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'The Boys in the Band': Drama on gay life still resonates

Jim Parsons, left, Robin De Jesus, Michael Benjamin

Jim Parsons, left, Robin De Jesus, Michael Benjamin Washington and Andrew Rannells recreate their Broadway roles in Netflix's film version of "The Boys in the Band." Credit: NETFLIX/Scott Everett White

THE MOVIE "The Boys in the Band"

WHEN | WHERE It begins streaming Wednesday on Netflix.

WHAT IT'S ABOUT The seminal 1968 play "The Boys in the Band," renowned for the honest and deeply felt portrayal of its gay characters by the late playwright Mart Crowley, gets its second cinematic adaptation as director Joe Mantello reunites the cast of the 2018 Broadway revival he directed for this movie streaming on Netflix.

The ensemble is fronted by Jim Parsons as Michael, hosting a birthday party in his Manhattan apartment for friend Harold (Zachary Quinto). Other attendees include Donald (Matt Bomer), Emory (Robin de Jesús) and Bernard (Michael Benjamin Washington), as well as couple Larry (Andrew Rannells) and Hank (Tuc Watkins).

Events shift in an unpredictable and wrenching direction when the party is crashed by Alan (Brian Hutchinson), Michael's married college friend, who has earlier that evening tearfully called to say he has to "see him about something right away."

The production arrives with the imprimatur of Ryan Murphy, who also produced the Broadway revival; it's co-written by Crowley and frequent Murphy collaborator Ned Martel.

MY SAY This adaptation of "The Boys in the Band" aces the most significant challenge facing any stage-to-screen adaptation. It doesn't just replicate the material; it translates it to a different medium.

With the exception of an opening and closing montage, the action takes place almost exclusively on the patio and in the living room of Michael's apartment.

What can seem vibrant on stage runs the risk of playing as flat and boring as a movie. But Mantello, having previously directed cinematic versions of "Love! Valour! Compassion!" and "The Normal Heart," understands the art of adaptation.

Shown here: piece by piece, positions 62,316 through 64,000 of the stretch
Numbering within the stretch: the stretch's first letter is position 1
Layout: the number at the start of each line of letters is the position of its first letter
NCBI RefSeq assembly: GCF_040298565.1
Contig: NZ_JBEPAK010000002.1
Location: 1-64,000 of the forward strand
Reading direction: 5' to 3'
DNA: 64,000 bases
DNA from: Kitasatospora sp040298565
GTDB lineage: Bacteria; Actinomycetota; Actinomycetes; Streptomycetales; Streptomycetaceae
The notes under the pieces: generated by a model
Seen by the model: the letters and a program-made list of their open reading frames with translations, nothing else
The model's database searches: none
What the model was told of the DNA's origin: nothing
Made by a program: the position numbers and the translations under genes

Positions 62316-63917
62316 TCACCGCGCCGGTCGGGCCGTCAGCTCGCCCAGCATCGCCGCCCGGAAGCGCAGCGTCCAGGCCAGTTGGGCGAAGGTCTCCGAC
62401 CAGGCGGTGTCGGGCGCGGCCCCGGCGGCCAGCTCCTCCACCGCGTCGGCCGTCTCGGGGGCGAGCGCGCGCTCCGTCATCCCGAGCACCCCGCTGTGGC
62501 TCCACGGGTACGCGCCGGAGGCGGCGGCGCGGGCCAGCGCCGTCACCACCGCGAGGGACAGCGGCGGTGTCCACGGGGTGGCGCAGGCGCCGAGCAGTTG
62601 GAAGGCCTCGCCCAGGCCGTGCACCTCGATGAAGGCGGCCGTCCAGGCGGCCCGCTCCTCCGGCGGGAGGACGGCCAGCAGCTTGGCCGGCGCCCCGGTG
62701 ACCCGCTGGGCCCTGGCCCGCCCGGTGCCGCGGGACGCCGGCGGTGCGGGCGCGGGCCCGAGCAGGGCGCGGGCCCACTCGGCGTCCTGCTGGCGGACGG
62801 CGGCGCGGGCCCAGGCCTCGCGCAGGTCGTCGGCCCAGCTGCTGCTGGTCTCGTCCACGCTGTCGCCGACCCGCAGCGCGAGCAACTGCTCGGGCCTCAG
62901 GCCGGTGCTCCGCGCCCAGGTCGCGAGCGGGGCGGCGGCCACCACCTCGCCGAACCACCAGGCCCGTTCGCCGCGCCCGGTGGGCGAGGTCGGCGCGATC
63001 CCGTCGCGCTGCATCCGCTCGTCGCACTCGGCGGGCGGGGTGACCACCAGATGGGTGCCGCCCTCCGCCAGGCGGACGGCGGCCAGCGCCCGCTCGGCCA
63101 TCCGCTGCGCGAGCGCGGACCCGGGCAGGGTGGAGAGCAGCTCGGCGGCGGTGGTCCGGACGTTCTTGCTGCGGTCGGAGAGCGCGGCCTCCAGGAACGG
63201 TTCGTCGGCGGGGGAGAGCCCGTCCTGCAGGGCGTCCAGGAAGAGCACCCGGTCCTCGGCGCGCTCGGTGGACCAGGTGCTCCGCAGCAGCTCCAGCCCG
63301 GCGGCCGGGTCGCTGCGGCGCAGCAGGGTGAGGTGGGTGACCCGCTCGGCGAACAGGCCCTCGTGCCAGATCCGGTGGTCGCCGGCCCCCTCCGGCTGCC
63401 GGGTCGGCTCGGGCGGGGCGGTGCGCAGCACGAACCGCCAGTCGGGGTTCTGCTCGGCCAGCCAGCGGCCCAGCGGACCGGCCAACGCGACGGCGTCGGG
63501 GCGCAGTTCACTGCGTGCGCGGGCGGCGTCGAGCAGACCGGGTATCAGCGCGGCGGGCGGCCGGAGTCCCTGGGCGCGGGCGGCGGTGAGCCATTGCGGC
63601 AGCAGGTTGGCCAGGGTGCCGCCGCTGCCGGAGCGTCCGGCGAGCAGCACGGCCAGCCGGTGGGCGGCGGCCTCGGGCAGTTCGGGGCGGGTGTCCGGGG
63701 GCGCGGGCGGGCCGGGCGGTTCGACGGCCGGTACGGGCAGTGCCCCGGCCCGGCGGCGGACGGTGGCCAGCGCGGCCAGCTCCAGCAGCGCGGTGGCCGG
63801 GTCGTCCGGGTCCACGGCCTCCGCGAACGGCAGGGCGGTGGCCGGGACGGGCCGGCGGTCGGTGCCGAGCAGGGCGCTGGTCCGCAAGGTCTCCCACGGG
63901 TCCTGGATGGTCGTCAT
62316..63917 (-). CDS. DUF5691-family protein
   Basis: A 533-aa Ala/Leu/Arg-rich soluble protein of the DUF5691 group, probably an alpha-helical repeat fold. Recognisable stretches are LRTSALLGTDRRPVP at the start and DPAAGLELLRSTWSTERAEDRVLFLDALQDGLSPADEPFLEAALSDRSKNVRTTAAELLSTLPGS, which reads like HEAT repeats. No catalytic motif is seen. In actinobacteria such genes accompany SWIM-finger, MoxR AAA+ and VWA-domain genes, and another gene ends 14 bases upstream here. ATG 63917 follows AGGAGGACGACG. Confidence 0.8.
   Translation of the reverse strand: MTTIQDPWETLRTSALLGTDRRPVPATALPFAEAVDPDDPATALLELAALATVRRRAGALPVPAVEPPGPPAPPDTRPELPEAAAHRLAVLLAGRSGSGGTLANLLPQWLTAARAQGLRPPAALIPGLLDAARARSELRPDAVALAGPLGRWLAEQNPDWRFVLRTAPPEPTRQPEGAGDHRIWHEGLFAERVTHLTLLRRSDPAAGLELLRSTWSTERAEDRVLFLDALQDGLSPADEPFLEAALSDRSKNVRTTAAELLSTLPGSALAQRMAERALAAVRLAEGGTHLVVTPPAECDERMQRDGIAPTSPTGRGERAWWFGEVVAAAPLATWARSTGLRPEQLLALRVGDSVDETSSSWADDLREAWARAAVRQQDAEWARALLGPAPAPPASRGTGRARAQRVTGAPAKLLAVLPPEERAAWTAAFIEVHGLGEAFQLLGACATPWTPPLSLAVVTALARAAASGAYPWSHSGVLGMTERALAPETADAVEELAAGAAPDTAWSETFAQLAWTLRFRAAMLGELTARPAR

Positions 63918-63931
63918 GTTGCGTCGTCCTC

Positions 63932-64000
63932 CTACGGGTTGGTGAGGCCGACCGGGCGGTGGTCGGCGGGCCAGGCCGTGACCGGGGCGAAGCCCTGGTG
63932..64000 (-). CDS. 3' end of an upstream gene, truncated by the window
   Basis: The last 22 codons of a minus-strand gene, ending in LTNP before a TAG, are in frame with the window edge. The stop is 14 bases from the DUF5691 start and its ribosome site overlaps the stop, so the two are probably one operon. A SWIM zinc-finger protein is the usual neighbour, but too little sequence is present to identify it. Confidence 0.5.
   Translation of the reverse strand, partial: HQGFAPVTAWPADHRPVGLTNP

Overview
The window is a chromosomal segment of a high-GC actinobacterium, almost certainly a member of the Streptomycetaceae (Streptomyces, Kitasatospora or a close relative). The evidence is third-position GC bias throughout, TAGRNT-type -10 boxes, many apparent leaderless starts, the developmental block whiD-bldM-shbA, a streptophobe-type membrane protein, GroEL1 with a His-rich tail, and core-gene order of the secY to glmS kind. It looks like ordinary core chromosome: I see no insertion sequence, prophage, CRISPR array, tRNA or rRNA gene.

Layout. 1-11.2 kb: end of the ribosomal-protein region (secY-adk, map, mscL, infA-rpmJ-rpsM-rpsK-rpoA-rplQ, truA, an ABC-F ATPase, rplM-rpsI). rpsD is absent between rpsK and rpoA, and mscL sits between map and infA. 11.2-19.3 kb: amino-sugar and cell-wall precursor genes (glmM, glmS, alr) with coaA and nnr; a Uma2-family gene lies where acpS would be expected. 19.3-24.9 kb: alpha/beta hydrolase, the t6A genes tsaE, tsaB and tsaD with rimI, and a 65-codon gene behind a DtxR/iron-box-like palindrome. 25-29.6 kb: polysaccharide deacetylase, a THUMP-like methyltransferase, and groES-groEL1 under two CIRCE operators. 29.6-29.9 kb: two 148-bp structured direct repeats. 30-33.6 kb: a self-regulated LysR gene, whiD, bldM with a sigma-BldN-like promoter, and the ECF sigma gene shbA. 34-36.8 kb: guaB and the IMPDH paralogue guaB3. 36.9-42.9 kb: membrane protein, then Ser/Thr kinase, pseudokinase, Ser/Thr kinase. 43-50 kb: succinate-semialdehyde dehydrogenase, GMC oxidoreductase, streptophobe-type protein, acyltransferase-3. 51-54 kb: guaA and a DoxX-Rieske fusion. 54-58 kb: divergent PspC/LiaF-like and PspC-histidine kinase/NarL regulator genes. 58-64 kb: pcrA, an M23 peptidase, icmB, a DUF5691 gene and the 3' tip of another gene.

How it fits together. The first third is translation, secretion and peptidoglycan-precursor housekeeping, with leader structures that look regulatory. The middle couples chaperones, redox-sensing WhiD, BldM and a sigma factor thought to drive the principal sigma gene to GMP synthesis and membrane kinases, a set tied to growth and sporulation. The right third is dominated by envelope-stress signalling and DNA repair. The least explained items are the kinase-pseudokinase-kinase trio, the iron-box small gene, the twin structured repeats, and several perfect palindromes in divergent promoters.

He stresses close-ups at the most important and affecting moments, allowing the actors to bring a degree of depth to the characters that would not have been possible on stage.

He shapes the single set with enough visual context to emphasize the loneliness that runs through each of these people, even as they gather together. Carefully wrought flashbacks to seminal, long-ago experiences add a touch of impressionistic poetry to what is otherwise a dialogue-heavy story.

The thoughtful direction enhances the timelessness of Crowley's writing, emphasizing that these characters are tangible and affecting individuals as well as symbols of the awful condition of being obliged to suppress your true self because of societal expectations.

"The Boys in the Band" is more than a half-century old, and of course a lot has changed over the decades. But it retains its impact and power thanks to a cast that expertly communicates the injustice of that condition and just how wrenching it is to be unable to love freely and openly.

The ensemble seamlessly makes the transition to the screen. Parsons can be a grating presence in general, but that quality makes sense in Michael, who serves as the primary antagonist here, goading his friends into difficult confrontations with past sorrow.

Other standouts include Michael Benjamin Washington, who is the focus of the most heartbreaking moment in the movie, when he attempts a call to a long-lost, unrequited love. Quinto, Bomer and the rest are predictably first-rate, each actor capturing something unique and essential about men who want nothing more than to live their lives on their terms.

BOTTOM LINE The latest big screen version of "The Boys in the Band" is more than just a time capsule; it's a vibrant, well-acted production of material that still resonates decades after it first hit the stage.

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